15.2. POSIX clocks

POSIX is a standard for implementing and representing time sources. In contrast to the hardware clock, which is selected by the kernel and implemented across the system; the POSIX clock can be selected by each application, without affecting other applications in the system.
  • CLOCK_REALTIME: it represents the time in the real world, also referred to as 'wall time' meaning the time as read from the clock on the wall. This clock is used to timestamp events, and when interfacing with the user. It can be modified by an user with the right privileges. However, user modification should be used with caution as it can lead to erroneous data if the clock has its value changed between two readings.
  • CLOCK_MONOTONIC: represents the time monotonically increased since the system boot. This clock cannot be set by any process, and is the preferred clock for calculating the time difference between events. The following examples in this section use CLOCK_MONOTONIC as the POSIX clock.


For more information on POSIX clocks see the following man page and book:
  • clock_gettime()
  • Linux System Programming by Robert Love
The function used to read a given POSIX clock is clock_gettime(), which is defined at <time.h>. The clock_gettime() command takes two parameters: the POSIX clock ID and a timespec structure which will be filled with the duration used to read the clock. The following example shows the function to measure the cost of reading the clock:

Example 15.2. Using clock_gettime() to measure the cost of reading POSIX clocks

#include <time.h>

	int rc;
	long i;
	struct timespec ts;

	for(i=0; i<10000000; i++) {
		rc = clock_gettime(CLOCK_MONOTONIC, &ts);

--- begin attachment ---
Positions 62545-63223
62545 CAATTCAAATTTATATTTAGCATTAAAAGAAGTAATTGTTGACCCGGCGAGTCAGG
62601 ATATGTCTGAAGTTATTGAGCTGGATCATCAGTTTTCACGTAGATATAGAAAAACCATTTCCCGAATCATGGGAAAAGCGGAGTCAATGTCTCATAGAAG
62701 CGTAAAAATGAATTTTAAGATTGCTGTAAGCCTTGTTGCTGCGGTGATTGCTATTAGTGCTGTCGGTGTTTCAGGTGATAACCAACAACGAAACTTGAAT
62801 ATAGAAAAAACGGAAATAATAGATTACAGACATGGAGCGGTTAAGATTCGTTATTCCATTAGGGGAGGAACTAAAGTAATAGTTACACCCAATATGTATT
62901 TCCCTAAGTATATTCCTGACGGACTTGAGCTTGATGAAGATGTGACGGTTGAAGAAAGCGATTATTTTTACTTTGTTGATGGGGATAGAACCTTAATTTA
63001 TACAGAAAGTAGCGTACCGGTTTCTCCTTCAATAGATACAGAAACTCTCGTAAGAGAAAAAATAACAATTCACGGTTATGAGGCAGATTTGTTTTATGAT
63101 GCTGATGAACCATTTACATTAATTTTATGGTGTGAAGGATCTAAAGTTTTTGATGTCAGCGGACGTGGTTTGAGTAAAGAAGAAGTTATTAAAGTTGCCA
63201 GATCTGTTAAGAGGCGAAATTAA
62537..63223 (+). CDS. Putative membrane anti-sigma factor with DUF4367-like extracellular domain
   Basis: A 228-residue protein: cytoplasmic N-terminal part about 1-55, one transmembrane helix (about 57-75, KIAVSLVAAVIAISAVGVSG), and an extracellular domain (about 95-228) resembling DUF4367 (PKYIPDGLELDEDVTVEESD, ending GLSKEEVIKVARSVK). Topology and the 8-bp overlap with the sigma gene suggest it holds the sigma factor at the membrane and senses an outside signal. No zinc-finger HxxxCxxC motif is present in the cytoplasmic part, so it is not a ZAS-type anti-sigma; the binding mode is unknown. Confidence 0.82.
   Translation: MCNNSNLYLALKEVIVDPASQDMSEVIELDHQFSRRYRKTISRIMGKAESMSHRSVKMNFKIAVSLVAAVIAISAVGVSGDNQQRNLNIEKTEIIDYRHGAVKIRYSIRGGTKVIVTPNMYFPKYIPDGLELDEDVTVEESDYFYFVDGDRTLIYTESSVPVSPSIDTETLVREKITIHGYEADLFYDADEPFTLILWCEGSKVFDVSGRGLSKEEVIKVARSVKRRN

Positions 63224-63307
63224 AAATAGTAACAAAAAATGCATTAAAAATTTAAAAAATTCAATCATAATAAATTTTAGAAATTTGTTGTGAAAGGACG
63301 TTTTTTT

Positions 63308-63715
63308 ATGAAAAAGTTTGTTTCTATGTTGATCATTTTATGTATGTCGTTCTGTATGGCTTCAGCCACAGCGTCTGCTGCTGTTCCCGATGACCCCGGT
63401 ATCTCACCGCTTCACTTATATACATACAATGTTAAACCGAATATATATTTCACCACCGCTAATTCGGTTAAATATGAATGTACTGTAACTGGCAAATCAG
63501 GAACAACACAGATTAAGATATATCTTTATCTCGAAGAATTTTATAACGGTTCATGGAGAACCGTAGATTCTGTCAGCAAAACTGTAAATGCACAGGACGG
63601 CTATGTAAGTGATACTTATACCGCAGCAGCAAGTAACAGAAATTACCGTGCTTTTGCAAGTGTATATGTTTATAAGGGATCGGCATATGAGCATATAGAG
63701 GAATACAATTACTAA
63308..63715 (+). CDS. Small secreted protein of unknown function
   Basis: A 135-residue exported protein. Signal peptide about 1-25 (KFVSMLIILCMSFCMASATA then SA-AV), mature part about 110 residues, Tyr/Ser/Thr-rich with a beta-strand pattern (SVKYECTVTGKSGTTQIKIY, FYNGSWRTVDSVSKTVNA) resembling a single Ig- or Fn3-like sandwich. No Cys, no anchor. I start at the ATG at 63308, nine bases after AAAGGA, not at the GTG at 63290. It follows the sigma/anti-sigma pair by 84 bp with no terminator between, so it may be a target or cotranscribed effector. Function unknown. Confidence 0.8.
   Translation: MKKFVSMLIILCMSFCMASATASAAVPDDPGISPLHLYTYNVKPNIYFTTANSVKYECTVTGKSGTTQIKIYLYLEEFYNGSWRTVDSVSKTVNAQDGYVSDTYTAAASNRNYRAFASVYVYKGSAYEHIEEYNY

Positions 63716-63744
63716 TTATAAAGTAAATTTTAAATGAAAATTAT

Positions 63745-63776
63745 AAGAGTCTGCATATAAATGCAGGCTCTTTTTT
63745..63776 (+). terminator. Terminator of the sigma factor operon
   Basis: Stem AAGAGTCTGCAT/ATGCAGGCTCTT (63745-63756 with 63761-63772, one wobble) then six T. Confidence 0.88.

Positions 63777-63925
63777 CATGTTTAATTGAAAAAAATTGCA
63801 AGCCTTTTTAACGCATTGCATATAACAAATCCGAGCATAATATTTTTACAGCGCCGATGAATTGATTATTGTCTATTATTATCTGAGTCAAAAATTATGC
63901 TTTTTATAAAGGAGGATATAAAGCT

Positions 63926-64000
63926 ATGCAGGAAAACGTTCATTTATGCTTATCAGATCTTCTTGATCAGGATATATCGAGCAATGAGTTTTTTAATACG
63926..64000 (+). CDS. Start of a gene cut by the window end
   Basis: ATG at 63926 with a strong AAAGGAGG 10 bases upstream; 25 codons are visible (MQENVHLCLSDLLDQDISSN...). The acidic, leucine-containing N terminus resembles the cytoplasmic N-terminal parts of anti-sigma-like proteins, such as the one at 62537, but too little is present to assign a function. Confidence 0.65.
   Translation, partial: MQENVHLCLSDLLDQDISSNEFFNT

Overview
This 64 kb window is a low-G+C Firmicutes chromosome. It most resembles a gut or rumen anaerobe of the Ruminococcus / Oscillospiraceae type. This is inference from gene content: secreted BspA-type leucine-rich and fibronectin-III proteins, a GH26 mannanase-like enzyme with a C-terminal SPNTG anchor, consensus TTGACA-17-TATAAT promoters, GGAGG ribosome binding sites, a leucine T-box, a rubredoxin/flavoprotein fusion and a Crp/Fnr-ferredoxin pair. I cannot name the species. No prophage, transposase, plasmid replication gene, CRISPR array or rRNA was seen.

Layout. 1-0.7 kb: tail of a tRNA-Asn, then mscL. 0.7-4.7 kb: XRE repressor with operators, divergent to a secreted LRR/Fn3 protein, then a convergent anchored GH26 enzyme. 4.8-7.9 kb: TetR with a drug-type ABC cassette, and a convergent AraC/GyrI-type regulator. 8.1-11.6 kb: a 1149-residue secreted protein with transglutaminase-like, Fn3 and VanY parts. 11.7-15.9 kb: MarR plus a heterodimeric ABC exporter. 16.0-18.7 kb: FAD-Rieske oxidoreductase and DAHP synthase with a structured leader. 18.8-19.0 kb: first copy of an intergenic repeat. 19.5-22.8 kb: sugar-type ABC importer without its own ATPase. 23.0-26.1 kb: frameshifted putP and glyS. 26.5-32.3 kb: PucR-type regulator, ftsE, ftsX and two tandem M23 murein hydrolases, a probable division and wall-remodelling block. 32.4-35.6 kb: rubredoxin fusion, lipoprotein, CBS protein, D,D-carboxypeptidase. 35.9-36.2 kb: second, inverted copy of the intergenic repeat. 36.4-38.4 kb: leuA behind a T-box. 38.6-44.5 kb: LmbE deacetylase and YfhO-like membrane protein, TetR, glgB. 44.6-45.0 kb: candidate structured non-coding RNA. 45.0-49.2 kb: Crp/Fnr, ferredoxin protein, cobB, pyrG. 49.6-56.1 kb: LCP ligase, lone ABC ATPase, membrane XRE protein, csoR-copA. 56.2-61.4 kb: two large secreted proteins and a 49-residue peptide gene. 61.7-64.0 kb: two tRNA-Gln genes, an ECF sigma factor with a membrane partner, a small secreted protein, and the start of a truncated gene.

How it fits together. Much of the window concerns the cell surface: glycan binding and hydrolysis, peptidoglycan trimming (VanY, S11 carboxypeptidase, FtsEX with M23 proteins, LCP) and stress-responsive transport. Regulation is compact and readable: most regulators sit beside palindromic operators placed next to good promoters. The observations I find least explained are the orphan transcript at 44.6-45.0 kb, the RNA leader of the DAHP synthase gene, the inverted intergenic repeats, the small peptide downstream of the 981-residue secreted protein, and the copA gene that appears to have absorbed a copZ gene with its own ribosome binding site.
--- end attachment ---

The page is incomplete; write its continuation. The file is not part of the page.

You can improve upon the example above, for example by using more strings to verify the return code of clock_gettime(), to verify the value of the rc variable, or to ensure the content of the ts structure is to be trusted. The clock_gettime() manpage provides more information to help you write more reliable applications.


Programs using the clock_gettime() function must be linked with the rt library by adding '-lrt' to the gcc command line.
cc clock_timing.c -o clock_timing -lrt


The functions such as clock_gettime() and gettimeofday() have a counterpart in the kernel, in the form of a system call. When the user process calls clock_gettime(), the corresponding C library (glibc) calls the sys_clock_gettime() system call which performs the requested operation and then returns the result to the user program.
However, this context switch from user application to kernel has a cost. Even though this cost is very low, if the operation is repeated thousands of times, the accumulated cost can have an impact on the overall performance of the application.
To avoid the context switch to the kernel, thus making it faster to read the clock, support for the CLOCK_MONOTONIC_COARSE and CLOCK_REALTIME_COARSE POSIX clocks was created in the form of a VDSO library function. The _COARSE variants are faster to read and have a precision (also known as resolution) of one millisecond (ms).